I was asked the other day by one of my colleagues to explain what the difference was between each of these VM states so I figured I’d write a quick overview of each.
In a nutshell its a VM that vCenter still has a record of within the database, yet it either doesnt actually exist anymore, or isn’t on the host where vCenter expected to find it.
So how did it get into this mess? Well, quite simply really. Imagine you’re managing a two host cluster within vCenter and someone decides to administer one of the individual hosts directly through the vSphere client. They then proceed to remove one of the virtual machines from the inventory. As a result of this, the ESX host itself drops its record of the VM ever being there, but the vCenter DB still has record of its existence. As such vCenter marks this VM as “Orphaned”. To rectify this, either re-add the VM back to the standalone guest or remove the “Orphaned” entry from the inventory and re-add it. (note, if you do not remove the orpahned entry from vCenter server, you will not be able to re-add it as the same VM name).
This is usually when a datastore or its associated folder/files on the datastore have gone walkabouts and the host can no longer see the VMX file it used to talk to in order to maintain visibility within the vCenter server. This can sometimes happen if someone decides to rename the folder the VM resides in, without removing it from the inventory, renaming the folder and then re-adding it.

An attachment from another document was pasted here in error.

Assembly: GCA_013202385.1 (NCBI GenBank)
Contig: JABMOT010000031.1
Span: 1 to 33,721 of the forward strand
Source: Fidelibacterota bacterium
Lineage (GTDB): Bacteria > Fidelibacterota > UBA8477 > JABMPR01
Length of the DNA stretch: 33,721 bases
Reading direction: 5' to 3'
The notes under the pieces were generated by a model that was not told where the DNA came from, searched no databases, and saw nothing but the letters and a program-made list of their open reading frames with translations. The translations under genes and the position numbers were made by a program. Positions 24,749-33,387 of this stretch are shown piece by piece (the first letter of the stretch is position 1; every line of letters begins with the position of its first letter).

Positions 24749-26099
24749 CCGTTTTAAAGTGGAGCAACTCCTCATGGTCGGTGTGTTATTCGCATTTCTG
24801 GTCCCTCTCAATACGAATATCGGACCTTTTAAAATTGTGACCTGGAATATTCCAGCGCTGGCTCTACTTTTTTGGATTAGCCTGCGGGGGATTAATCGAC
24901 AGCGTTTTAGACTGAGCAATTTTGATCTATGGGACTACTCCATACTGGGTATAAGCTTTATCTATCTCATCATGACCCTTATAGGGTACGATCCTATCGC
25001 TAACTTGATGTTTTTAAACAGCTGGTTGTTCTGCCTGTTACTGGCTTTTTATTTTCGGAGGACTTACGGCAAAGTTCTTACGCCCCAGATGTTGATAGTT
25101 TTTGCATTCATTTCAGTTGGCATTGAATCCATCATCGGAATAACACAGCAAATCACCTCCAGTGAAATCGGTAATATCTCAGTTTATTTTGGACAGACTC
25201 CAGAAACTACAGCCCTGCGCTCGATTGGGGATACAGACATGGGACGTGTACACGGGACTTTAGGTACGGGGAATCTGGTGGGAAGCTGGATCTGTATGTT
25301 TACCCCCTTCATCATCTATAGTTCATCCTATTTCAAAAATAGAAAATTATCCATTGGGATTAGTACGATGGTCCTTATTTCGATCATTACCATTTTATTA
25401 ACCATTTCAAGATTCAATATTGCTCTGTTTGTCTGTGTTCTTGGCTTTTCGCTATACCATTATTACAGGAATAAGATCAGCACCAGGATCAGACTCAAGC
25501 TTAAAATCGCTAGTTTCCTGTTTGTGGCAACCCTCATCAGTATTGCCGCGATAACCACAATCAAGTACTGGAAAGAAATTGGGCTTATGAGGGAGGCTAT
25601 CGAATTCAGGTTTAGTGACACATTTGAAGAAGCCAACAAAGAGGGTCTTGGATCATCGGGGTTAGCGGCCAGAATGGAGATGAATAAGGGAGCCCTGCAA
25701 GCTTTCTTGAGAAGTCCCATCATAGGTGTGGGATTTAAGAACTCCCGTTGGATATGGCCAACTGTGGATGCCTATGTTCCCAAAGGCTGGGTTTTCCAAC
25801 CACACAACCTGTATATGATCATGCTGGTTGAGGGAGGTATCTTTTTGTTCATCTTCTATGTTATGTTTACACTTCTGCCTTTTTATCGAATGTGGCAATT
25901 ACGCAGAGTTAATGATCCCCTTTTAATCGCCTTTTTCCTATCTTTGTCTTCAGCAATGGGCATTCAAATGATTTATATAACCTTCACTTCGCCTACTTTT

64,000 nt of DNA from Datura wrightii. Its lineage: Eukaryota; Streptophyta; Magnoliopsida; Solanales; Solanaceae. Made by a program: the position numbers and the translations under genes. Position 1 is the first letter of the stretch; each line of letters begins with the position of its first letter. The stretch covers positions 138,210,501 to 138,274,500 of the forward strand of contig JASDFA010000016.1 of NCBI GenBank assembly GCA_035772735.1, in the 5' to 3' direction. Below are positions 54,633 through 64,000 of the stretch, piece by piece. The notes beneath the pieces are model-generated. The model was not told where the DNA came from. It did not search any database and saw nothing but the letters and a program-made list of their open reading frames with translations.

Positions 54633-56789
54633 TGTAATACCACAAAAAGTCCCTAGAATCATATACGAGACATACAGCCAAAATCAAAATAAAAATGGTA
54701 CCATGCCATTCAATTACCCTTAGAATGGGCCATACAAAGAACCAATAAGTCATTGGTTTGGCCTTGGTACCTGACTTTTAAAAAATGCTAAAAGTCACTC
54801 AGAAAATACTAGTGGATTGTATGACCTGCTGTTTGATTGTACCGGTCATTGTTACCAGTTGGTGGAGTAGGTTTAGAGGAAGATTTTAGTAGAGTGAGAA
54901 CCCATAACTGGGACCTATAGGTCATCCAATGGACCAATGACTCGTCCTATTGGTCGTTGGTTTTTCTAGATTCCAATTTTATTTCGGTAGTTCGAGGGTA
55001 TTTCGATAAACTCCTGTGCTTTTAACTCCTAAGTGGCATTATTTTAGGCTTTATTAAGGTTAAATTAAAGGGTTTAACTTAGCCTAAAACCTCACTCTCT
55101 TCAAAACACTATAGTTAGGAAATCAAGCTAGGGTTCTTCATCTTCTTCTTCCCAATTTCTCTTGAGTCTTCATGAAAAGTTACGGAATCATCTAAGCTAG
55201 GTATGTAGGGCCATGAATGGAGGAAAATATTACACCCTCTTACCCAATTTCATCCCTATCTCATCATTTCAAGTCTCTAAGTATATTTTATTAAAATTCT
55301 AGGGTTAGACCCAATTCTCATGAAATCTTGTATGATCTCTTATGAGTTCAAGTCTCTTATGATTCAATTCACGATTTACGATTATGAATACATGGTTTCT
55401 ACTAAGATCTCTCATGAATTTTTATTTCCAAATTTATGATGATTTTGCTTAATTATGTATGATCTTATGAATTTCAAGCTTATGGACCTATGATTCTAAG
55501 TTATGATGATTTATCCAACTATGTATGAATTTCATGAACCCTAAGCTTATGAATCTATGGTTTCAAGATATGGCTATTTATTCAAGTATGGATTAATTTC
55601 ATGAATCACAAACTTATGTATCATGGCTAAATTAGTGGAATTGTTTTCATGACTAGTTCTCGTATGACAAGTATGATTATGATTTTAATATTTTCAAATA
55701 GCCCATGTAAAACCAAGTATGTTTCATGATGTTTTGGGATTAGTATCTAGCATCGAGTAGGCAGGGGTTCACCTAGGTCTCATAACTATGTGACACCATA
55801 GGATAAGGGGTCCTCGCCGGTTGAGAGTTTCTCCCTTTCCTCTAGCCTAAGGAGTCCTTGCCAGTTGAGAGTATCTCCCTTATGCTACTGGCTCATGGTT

To resolve the inaccessible message, either relocate where the underlying VM has gone or remove it from the inventory completely.
This is usually as a result of the host that last managed the VM losing communication with the vCenter server. Any VMs that were running at the time of the break in communication (or indeed a manual right click on the host and clicking disconnect), will render the VMs under its control as disconnected.
To resolve the disconnected state, Connect the ESX host back into the cluster.